They had swung by the place a few years earlier, on Sylvia’s birthday. She’d wanted to show her boys where she’d come from and tell amusing stories—the time her brother introduced her to beer, several of them, on her thirteenth birthday; how once there were 40 people for Easter dinner; how her aunt, a nun, visited each winter to help the kids make snow caves.
When they’d visited the house on her birthday, Sylvia’s parents had been alive, living in another state in a small condo that was easier to manage than the house and closer to Sylvia’s older brother’s and sister’s homes. Now they were both gone—her father the year before, her mother only two months earlier. The whole family had come to the neighborhood again, but not to the house, on the day of her mother’s funeral. All the siblings and their spouses and their children had supper at the Italian place that had catered Sylvia’s and Herbert’s wedding years before, when an intimate group of friends and family (no more than 25) had gathered in the modest living room. The marriage ceremony had been performed by Sylvia’s uncle who was a Catholic priest. The meal of heroes and hot platters from the local restaurant, supplemented by Sylvia’s mother’s corned beef and cabbage, was served on covered aluminum tables in the back yard. Sylvia had worn a cream-colored sheath accented by a corsage of gardenias, and Herbert had bought his first suit, several sizes smaller than the many suits that hung in his closet now. A picture of the two, 17 years earlier, standing nervously linked at the waists before a bramble of bushes in the small yard, still sat, as it had for years, on Herbert’s desk in his study.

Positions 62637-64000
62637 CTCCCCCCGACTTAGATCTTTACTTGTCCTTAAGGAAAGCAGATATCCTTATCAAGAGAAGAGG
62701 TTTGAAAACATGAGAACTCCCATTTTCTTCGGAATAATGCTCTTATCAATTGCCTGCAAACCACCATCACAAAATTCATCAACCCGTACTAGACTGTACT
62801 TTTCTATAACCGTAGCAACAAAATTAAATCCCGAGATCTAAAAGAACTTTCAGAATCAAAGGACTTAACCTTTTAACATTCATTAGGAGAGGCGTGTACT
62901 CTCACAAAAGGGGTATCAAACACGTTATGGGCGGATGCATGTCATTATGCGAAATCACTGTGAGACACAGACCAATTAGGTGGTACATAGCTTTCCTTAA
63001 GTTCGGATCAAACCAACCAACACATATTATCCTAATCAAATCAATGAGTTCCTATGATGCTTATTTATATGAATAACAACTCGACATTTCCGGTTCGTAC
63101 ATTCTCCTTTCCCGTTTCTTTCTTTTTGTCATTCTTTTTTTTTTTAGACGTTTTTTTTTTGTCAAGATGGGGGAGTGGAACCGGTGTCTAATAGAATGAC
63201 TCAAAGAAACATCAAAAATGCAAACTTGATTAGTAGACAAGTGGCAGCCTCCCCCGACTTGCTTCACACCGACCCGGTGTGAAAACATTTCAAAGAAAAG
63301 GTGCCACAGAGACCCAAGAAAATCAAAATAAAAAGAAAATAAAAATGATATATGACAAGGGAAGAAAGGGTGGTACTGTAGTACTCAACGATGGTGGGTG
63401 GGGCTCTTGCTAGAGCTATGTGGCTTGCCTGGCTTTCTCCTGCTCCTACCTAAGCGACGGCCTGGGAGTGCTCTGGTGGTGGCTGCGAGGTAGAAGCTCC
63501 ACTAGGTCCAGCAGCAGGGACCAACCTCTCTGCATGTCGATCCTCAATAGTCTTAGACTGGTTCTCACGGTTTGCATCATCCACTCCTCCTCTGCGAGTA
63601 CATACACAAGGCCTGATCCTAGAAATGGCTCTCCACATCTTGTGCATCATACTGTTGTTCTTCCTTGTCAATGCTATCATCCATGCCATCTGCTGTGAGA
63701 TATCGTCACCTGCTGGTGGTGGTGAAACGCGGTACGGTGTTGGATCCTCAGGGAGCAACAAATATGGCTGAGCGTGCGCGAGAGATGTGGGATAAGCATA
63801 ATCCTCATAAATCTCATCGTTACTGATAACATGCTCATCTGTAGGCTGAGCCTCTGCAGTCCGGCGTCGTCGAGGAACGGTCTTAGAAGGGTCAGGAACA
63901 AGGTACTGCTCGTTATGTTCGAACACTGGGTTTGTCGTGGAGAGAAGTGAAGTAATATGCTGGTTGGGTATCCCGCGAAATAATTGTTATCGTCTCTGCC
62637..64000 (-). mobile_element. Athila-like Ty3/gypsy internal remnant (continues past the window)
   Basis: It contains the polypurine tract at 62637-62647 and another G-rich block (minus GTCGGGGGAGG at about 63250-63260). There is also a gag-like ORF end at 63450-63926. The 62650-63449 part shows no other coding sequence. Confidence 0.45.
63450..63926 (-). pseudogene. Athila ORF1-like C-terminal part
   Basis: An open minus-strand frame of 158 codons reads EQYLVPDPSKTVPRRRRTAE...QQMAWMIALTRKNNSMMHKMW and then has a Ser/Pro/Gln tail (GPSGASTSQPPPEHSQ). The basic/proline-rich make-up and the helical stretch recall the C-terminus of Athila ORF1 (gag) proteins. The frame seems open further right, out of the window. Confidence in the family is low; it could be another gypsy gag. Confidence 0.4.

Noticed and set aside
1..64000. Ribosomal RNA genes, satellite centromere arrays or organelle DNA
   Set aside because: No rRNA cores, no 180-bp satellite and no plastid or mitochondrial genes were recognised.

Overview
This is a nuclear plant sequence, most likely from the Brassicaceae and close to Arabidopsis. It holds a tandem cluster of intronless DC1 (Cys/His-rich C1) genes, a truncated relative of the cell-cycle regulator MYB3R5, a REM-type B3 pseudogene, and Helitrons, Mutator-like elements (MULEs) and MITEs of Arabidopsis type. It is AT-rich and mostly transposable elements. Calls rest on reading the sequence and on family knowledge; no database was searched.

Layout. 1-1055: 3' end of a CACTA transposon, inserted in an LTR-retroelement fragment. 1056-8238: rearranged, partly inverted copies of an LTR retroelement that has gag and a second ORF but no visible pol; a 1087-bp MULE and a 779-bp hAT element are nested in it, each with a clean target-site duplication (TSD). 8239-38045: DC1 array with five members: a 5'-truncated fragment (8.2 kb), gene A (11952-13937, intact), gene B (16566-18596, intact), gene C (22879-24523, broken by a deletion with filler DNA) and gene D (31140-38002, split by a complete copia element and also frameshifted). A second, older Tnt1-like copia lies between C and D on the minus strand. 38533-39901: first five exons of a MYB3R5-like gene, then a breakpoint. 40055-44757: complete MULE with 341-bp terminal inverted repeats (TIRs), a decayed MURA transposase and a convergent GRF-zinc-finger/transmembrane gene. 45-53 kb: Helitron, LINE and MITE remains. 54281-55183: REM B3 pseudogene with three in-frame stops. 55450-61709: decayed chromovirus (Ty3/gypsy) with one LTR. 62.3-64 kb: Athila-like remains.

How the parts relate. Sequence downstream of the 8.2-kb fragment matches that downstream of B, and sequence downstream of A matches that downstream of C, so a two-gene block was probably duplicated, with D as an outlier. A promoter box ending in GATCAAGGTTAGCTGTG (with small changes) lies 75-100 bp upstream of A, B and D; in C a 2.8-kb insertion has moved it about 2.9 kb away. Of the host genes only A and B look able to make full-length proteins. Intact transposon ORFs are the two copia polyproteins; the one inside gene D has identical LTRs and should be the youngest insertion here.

Herbert had made the previous visits to the house for the sake of his wife. This time, he considered the trip to be a pilgrimage he wanted to make for himself, too—an homage to mark the end of his own association with Sylvia’s parents, who had been parents, of sorts, to him. Not that they had given him much—money or compliments or advice—not that they were the warmest two people, not that they were particularly wise or courageous or extraordinary, but that they had accepted him as a family member when his own parents had passed away years before.
“I feel like getting out, walking around to see the back yard,” Sylvia said.
“Go ahead,” Herbert said. “I don’t think they’d mind.”
“I’d feel like I’m snooping,” she said.
“So snoop,” Herbert said. “No one’s home.”
“I think I’ll stay here,” she said. “It might make me feel too bad. If the azaleas are gone or if the grass is dug up and replaced by concrete, I don’t want to know.”
But he wished she would go. He wished it because he wanted to have the moment to himself without her owning it all, without it being her childhood home and her parents and her grief and her love and loss.
“Why don’t you get out? Walk to the front steps at least,” Herbert said.
“When my friends came over,” Sylvia said, “my mother made the turnovers. I loved her turnovers.”
“The turnovers?” Herbert said.
“Yes,” she said. “The turnovers. The ones I loved. Don’t you remember my stories about the turnovers?” Sylvia said.
“Of course I do,” Herb said.
“And how delicious they were and expertly baked?” Sylvia said.
“The turnovers?” Herbert said.
“What is it with you?” Sylvia said.
“I thought,” he said, “that you didn’t like the turnovers. I thought they were dry and didn’t have enough filling. I thought you said they reminded you of what your mother couldn’t give you.”